Replying to another query, he denied the allegation that the judges were being detained and questioned how come they were talking to the international media if there were strict restrictions on them. To a question about the arrests of the civil society members, Kasuri commented that they were not under arrest but they were being held under protective custody.
Kasuri argued for the emergency declaration and said that special circumstances demanded special steps. Referring to the US situation in the wake of 9/11 tragedy, he commented that if the US democratic set up with a history of 220 years behind it could give wide-ranging powers to the executive branch, democracy in Pakistan is still in the process of getting stronger.
Explicating his view on judicial activism in Pakistan, the senior advocate opined that all three branches of the government should play their role within the prescribed bounds of the Constitution and refrain from stepping out of their limits. When he was asked, does this imply Prevez Musharraf stepped out of his limits and violated his oath as Chief of Army Staff on October 12 1999 when he removed an elected government, he replied that a military coup was never a positive development but those were extraordinary circumstances because of malpractices and height of corruption in the country.
He also commented that Pakistan was a unique democracy where elected rulers behave like dictators and military dictators act like democratic leaders. Referring to President Hosni Mubarak of Egypt and Libyan leader Qaddafi, Kasuri argued that unlike those dictatorships Pakistan was a democratic country where military rules had not lasted more than 10 years.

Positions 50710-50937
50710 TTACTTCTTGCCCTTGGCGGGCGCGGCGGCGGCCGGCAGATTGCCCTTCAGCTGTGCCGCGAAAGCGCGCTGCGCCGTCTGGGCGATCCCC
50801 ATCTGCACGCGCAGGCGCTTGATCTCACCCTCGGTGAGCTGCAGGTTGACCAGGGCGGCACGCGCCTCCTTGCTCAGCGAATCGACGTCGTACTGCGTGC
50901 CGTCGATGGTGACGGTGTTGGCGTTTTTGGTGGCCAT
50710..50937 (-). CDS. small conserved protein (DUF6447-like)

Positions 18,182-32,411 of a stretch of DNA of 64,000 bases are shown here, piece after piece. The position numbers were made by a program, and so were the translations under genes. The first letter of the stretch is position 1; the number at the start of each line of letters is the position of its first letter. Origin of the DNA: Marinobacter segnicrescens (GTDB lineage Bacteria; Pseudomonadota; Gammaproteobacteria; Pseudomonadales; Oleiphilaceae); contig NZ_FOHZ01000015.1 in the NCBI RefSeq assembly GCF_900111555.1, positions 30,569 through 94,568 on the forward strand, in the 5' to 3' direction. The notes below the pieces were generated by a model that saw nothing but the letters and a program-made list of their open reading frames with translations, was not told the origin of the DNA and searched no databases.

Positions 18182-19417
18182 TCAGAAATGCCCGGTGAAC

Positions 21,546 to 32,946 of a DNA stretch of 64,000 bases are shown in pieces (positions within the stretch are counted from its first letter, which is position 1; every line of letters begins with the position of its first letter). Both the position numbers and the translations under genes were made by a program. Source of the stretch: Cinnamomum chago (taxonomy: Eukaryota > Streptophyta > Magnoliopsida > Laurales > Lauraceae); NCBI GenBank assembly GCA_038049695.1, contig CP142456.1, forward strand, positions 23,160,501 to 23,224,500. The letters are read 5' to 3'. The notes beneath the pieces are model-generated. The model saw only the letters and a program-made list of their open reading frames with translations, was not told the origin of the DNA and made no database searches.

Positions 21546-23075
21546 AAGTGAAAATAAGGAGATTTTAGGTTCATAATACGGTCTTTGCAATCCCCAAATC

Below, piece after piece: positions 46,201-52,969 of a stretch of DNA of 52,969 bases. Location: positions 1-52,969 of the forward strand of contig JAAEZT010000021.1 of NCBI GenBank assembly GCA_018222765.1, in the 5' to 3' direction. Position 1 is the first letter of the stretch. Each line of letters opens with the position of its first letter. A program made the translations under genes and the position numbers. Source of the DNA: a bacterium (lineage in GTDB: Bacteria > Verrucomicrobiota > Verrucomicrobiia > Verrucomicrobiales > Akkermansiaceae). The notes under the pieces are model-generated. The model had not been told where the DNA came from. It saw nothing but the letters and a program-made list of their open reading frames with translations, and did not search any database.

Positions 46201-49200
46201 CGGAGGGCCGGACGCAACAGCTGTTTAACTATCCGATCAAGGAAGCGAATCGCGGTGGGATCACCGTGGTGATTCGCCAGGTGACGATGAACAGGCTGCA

Responding to a question about the status of elections in Pakistan, he replied that the country was facing a growing threat of terrorism and terrorists freely move across Pak-Afghan border. He added that human missiles [suicide bombers] had spread to every nook and corner of the country, therefore, the situation needed to be stabilized first.
Arguing for the emergency declaration, Kasuri dispelled the notion that it was a preemptive ‘strike’ by President General Pervez Musharraf against the judiciary. He said Musharraf’s legal position is secure as envisaged in the 17th Amendment of the Constitution and had no such problem. He added that the country’s security was the only reason Musharraf took this decision and added that extremism and terrorism were posing serious challenges to the national security.
When asked did he have any remorse for his support to two military rulers (General Zia and General Musharraf), Kasuri said he came from a notable family not from streets and always preferred the country’s best interest.
He told the audience that his family’s contribution to Pakistan’s democracy was an established fact and added that his role in framing the country’s constitution was similar to that of Thomas Jefferson’s role in the US Constitution making.